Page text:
You’re almost through the 2020 Gold’s Gym Challenge. As you begin to schedule your “after” photos and write your essay, finish strong with these tips from former winners and a few of our personal trainers.
How to close out the 12 weeks
Look back with pride.
Review the Gold’s Gym Checklist you filled out 12 weeks ago and see how far you’ve come. Make sure to complete your essay and “after” photos.
Return to your why.
Christine B., the 2019 Gold’s Gym Challenge national female overall winner, says she always thought about the reason she was participating in the first place. “I was so tired of the yo-yo dieting and making excuses,” she says. “I didn’t want to start over year after year. I wanted to be there for my family and my grandchildren.”
Plan your workouts ahead of time.
Block time for tomorrow or sign up for classes. Make it so you have plans to get to the gym. “I ask a friend to train with me if I’m especially unmotivated,” says Gold’s Gym Personal Trainer Aubrey Williams, adding that she’s less likely to flake out on someone she knows. And remember to have a plan for the final week. That way, you’ll be more likely to finish on a high note.
Focus on what’s in front of you.
While plans are an important part of the Gold’s Gym Challenge, it can be helpful to focus on the now. “I looked at each day, day by day,” says Tania S., the 2019 first place winner in the women’s 30–39 age group. All she worried about was that one workout. “Once you start thinking about how much longer you have or everything you have to do, you will stress yourself out and feel overwhelmed.”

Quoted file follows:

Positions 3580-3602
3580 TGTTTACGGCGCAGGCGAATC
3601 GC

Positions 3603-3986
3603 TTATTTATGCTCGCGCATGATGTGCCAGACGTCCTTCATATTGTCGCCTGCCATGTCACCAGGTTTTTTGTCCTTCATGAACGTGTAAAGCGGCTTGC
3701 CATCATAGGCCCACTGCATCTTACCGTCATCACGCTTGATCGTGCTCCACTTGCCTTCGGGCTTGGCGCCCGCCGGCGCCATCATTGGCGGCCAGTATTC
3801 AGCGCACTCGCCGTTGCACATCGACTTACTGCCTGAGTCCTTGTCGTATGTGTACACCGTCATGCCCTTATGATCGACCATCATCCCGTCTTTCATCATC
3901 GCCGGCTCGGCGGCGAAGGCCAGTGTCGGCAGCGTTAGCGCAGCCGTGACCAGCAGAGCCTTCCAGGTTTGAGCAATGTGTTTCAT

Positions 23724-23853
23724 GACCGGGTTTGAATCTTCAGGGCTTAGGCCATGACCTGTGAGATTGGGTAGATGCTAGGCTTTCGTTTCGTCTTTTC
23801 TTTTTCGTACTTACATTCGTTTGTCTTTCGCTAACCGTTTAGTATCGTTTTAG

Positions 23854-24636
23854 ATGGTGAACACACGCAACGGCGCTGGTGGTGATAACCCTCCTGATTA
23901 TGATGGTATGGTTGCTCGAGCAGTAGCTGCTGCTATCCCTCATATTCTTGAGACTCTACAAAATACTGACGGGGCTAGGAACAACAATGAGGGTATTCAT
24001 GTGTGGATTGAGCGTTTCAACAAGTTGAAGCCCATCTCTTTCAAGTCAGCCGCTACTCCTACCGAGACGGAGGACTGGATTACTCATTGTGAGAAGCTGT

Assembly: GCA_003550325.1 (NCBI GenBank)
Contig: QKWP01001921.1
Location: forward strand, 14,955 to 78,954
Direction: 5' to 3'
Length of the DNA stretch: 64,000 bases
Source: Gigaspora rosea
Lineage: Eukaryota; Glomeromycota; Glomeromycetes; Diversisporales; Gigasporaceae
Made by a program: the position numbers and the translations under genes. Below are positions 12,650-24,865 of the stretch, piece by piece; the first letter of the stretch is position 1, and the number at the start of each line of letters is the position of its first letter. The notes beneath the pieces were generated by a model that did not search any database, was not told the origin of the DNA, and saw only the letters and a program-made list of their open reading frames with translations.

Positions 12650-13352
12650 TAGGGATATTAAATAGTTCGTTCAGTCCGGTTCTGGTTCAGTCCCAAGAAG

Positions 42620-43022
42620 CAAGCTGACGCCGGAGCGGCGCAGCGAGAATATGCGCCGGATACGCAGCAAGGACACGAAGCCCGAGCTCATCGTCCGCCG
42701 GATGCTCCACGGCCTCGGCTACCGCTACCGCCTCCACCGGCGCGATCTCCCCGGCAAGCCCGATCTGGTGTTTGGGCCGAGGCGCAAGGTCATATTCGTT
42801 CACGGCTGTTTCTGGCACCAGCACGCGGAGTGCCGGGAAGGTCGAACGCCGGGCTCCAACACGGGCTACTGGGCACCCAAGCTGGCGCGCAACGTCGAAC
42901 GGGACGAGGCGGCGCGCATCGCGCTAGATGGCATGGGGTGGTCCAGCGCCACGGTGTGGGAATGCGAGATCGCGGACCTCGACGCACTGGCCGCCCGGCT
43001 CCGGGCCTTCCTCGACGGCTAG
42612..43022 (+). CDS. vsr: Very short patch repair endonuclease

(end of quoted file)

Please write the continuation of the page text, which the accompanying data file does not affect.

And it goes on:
Savor your victories.
“Celebrate your wins that got you to the point you are at now, and grow from the failures you experienced as well,” says Gold’s Gym Personal Trainer Mitchell Fischer. Reflecting on both ups and downs will boost your confidence because you made it through, and you’ll be that much more prepared to handle future challenges in any facet of life.
Remember to love yourself.
“Your health is a product of your decisions,” says Kwabena M., the 2019 national male overall winner. “Own those results. How good you feel determines how far you are willing to go. Love yourself enough to know you are worth the effort.”
How to keep the momentum going after it’s over
“The Gold’s Gym Challenge is a hard task, but it is just a small part of the rest of your life,” says Jeremy M., the 2019 winner in the men’s 30–39 age group. “So, remember that this event did not set you up for a small-time goal. It set you up for a lifetime of being healthy and active.”
Set new goals.
“Make small, reasonable goals for yourself, and when you check those off, make some more,” says Williams. “Can’t do a pull-up? Set a goal to do one in three months’ time and focus on strengthening the muscles to help achieve that!”
Try something new.
“Find a new routine, try a new class or set new goals,” says Fischer. “Reach out to your gym community and try new stuff.”
Build a habit that will last a lifetime.
“One thing that I like about the Gold’s Gym Challenge is that it is only 12 weeks of your time,” Williams says. “But it’s 12 weeks that could change the rest of your life. That’s 84 days of building a habit that will carry through to healthier living for you and potentially the people around you. Keep going!”
Don’t forget to take a breather.
After the final week, Fischer says to remember to give yourself a mental break and tone down your intensity. “Continue to go to the gym at the same frequency and eat right, but rest is necessary after 12 weeks of work,” he says. “Take one to two weeks at that lower intensity level, depending on your need for recovery. This will prevent burnout and give you time to create your next fitness goal.”